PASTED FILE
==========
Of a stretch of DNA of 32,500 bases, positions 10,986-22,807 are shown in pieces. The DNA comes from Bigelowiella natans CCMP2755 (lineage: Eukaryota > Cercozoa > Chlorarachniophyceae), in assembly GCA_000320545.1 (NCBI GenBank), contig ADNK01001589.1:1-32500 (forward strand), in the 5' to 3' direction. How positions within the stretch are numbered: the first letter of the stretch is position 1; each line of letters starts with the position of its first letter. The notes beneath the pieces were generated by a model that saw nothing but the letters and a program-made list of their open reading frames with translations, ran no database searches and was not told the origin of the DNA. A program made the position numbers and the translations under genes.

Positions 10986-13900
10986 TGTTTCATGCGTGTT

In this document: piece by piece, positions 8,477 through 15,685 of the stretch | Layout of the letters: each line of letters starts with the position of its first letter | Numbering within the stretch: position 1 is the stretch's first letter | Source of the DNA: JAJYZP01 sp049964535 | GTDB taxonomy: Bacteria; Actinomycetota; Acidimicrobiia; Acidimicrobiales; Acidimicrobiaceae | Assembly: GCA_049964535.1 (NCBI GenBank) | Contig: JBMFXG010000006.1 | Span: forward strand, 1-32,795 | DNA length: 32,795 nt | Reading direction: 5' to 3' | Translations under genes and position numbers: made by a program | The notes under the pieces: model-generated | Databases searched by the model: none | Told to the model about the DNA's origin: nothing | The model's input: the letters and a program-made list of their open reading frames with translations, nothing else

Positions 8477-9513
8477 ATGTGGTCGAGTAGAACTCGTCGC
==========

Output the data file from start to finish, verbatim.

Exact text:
Of a stretch of DNA of 32,500 bases, positions 10,986-22,807 are shown in pieces. The DNA comes from Bigelowiella natans CCMP2755 (lineage: Eukaryota > Cercozoa > Chlorarachniophyceae), in assembly GCA_000320545.1 (NCBI GenBank), contig ADNK01001589.1:1-32500 (forward strand), in the 5' to 3' direction. How positions within the stretch are numbered: the first letter of the stretch is position 1; each line of letters starts with the position of its first letter. The notes beneath the pieces were generated by a model that saw nothing but the letters and a program-made list of their open reading frames with translations, ran no database searches and was not told the origin of the DNA. A program made the position numbers and the translations under genes.

Positions 10986-13900
10986 TGTTTCATGCGTGTT

In this document: piece by piece, positions 8,477 through 15,685 of the stretch | Layout of the letters: each line of letters starts with the position of its first letter | Numbering within the stretch: position 1 is the stretch's first letter | Source of the DNA: JAJYZP01 sp049964535 | GTDB taxonomy: Bacteria; Actinomycetota; Acidimicrobiia; Acidimicrobiales; Acidimicrobiaceae | Assembly: GCA_049964535.1 (NCBI GenBank) | Contig: JBMFXG010000006.1 | Span: forward strand, 1-32,795 | DNA length: 32,795 nt | Reading direction: 5' to 3' | Translations under genes and position numbers: made by a program | The notes under the pieces: model-generated | Databases searched by the model: none | Told to the model about the DNA's origin: nothing | The model's input: the letters and a program-made list of their open reading frames with translations, nothing else

Positions 8477-9513
8477 ATGTGGTCGAGTAGAACTCGTCGC